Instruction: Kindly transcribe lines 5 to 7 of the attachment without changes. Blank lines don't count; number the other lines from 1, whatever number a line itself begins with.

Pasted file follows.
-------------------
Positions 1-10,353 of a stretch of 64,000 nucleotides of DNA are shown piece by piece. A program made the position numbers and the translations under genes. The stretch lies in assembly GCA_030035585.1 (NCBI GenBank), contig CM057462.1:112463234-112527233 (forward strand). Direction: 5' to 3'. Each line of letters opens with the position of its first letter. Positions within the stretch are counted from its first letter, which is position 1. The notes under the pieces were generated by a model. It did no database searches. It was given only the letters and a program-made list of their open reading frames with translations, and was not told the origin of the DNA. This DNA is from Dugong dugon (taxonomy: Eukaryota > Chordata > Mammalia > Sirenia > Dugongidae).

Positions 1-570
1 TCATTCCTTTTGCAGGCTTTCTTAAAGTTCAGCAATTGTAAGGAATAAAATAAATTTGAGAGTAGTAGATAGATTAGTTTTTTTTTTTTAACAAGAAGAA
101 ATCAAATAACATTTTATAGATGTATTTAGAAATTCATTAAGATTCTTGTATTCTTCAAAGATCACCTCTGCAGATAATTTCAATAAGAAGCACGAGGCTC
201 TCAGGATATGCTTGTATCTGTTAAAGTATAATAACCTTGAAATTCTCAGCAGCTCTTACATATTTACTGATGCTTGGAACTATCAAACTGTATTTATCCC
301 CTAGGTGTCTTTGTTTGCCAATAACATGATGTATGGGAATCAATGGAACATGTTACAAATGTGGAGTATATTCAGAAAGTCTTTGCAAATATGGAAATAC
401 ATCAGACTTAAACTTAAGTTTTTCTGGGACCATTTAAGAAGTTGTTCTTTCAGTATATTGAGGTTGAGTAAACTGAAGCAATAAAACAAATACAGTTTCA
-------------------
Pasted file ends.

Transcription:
201 TCAGGATATGCTTGTATCTGTTAAAGTATAATAACCTTGAAATTCTCAGCAGCTCTTACATATTTACTGATGCTTGGAACTATCAAACTGTATTTATCCC
301 CTAGGTGTCTTTGTTTGCCAATAACATGATGTATGGGAATCAATGGAACATGTTACAAATGTGGAGTATATTCAGAAAGTCTTTGCAAATATGGAAATAC
401 ATCAGACTTAAACTTAAGTTTTTCTGGGACCATTTAAGAAGTTGTTCTTTCAGTATATTGAGGTTGAGTAAACTGAAGCAATAAAACAAATACAGTTTCA